Day 1.  We arrived in Dublin, picked up our rental car and drove north to our bed and breakfast, Rossnaree, a beautiful historic private house, chosen by us because it was near the World Heritage prehistoric sites of Newgrange and Knowth, which feature megalithic passage tombs dating to 3200 BC as well as standing stones (similar in concept to Stonehenge) and stones with elaborate concentric engraved designs.  Both Newgrange and Knowth were visible on the other side of the Boyne River from our bedroom window.  The sites can be seen only on tours, so we went to the visitor center, got our tickets for Newgrange, visited the museum, and took the tour.  By afternoon, jet lag had caught up with us and we returned to Rosnaree for a nap.

Day 2.  The next morning we woke up to a light rain, which soon cleared to patchy sun.  We booked a tour of Knowth for 11:45 and then picked up picnic food for lunch.  After the tour, it began to rain again, so we ate our lunch in the car in the parking lot at remains of Mellifont Abbey, the first Cistercian monastery in Ireland, founded in 1142.  When the rain let up and we walked around a bit before taking back roads to Monasterboice to see the high crosses and round tower.

Proleek Dolmen
 We then drove north to Dundalk to see the Proleek Dolmen (circa 3000 B.C.), located on the grounds of the Ballymascanlon House Hotel golf course.  Following signs along the cart path, we walked about a quarter mile to the fifth green, to see an immense stone balanced on top of two triangular stones.  We tossed several pebbles onto the top for good luck.  According to legend, a wish is granted if your pebble stays on top and doesn't roll down.  For dinner that night we stopped at the Gallery Forge restaurant, where we ordered a brace of quail.

Celtic Cross, Monasterboic

Day 3.  After breakfast we drove south through Dublin to Enniskerry in County Wicklow where we visited Powerscourt Estate and walked around the formal gardens.  (It was reminiscent of visiting the Huntington gardens in Pasadena.)  We looked briefly in the Avoca shop on the main floor of the house and bought an excellent scone.  We then drove past the waterfall and along a back road to Glendalough where we took a tour through the abbey ruins. (It dates back to the 6th century!)  We then walked around the upper lake.  After tea in the hotel we drove back to Dublin via Sallygap, a narrow road across the high heath.  We saw a few sheep, almost no cars, and evidence of peat cutting.  All in all, it was a desolate place.  We arrived in Dublin, checked into our hotel, and went to the local pub to watch the Ireland/France soccer match.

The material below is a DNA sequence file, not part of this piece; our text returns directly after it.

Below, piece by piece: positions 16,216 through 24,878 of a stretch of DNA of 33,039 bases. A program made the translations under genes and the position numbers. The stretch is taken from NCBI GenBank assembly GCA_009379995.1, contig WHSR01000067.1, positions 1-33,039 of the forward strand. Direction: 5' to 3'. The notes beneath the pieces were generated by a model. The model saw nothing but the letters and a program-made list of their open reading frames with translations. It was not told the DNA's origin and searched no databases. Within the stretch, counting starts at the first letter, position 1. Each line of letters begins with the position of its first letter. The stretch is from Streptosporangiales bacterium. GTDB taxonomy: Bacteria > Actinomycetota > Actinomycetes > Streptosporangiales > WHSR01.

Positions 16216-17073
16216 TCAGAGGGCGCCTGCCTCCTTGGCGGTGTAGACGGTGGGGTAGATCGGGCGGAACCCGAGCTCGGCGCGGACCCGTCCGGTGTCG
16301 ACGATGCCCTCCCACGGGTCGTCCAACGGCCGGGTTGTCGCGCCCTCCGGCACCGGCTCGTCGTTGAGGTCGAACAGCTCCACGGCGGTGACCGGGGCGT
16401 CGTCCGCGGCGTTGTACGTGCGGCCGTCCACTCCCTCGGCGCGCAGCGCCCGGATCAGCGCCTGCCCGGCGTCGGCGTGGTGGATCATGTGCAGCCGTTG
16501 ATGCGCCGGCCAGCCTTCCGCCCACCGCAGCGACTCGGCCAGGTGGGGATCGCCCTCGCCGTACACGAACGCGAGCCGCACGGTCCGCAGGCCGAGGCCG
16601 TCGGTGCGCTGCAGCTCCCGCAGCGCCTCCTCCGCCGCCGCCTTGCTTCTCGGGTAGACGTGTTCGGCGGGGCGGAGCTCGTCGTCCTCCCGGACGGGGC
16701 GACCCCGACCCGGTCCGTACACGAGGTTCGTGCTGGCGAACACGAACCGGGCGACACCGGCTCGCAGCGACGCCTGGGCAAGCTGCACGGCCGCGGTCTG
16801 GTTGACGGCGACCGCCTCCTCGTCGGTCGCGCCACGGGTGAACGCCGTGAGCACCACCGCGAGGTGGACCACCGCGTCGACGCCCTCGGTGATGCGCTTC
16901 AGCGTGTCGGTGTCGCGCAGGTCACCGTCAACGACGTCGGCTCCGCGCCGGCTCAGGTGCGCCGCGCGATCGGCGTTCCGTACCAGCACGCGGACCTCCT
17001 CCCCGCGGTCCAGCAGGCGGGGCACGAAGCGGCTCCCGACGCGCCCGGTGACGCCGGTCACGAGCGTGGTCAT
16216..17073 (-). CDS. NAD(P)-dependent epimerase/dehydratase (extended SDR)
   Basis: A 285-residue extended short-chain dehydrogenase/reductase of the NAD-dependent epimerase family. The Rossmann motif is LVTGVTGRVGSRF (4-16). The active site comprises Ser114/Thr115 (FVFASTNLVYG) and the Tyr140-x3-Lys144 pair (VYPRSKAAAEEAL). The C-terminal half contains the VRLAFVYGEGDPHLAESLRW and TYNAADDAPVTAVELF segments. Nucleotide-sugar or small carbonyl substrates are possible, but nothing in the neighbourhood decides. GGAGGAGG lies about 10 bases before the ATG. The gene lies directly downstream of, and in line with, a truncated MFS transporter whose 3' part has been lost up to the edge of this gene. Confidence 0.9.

Day 4.  While Art was at his meetings I went to the National Museum to see the real finds from Newgrange and Knowth–the visitor center at the site only had reproductions–and a huge collection of Celtic gold jewelry. In the evening, we took a chartered bus to Dublin Castle for a reception.

Georgian House, facing St. Stephen's Green, Dublin
Day 5.  After lunch we set out for a walking tour of Dublin.  We went past St. Stephen’s Green to the Natural History Museum; Powerscourt Shopping Center (mostly eating places, antiques and clothes); to Avoca (bought two teapots and tea towels); through Temple Bar (cobblestone streets and pubs); to Liffey Bridge to Christ Church Cathedral (site of the first performance of Handel’s Messiah); to Dublinia Medieval Heritage Center; to Jurys Inn Hotel for coffee; to St. Patrick’s Cathedral for Evensong service; and finally, to dinner at La Mere Zou on St. Stephen’s Green for mussels and cherry beer for Art and parsnip soup and lamb for me.
Trinity College, Dublin

 Day 6.  On our last day we visited an exhibit of the Book of Kells at Trinity College. It was the perfect ending to a short, but full visit to Ireland.

(update June 2012)
Summer Solstice
Here's a recent note from an Irish friend about observing the summer solstice in Ireland.

The Summer Solstice in the Northern Hemisphere is on June 20th at 23:09 UT/GMT this year. In Ancient Ireland many of Megalithic Monuments were aligned to the rising or setting sun on key solar points in the year. In the Boyne Valley we have the famous Winter Solstice alignment at Newgrange. Townleyhall a small passage tomb located just north of Newgrange is aligned with the rising sun at the Summer Solstice
At Carrowkeel in the west of Ireland, Cairn G is aligned with the setting sun at the Summer Solstice  

(update August 1, 2012)
My Irish friend recently wrote to me about another festival, Lughnasadh.
Lughnasadh (pronounced Lou-na-sa) the Celtic Festival falls at the beginning of August, midway between the Summer Solstice and the Autumn Equinox
In Celtic mythology the god Lugh established the Lughnasadh festival as a funeral feast and games commemorating his foster-mother Tailtiu. She died on August 1st of exhaustion after clearing the plains of Brega for farming. The first Teltown Games (√Āenach Tailteann) were held where Tailtiu was buried.

(update October 31, 2012)
The Origins of Halloween
My Irish friend Michael Fox sent me this Halloween message:
As millions of children and adults participate in the fun of Halloween tonight, many will not be aware of its ancient Celtic roots in the Samhain festival. In Celtic Ireland about 2000 years ago, Samhain was the division of the year between the lighter half (summer) and the darker half (winter)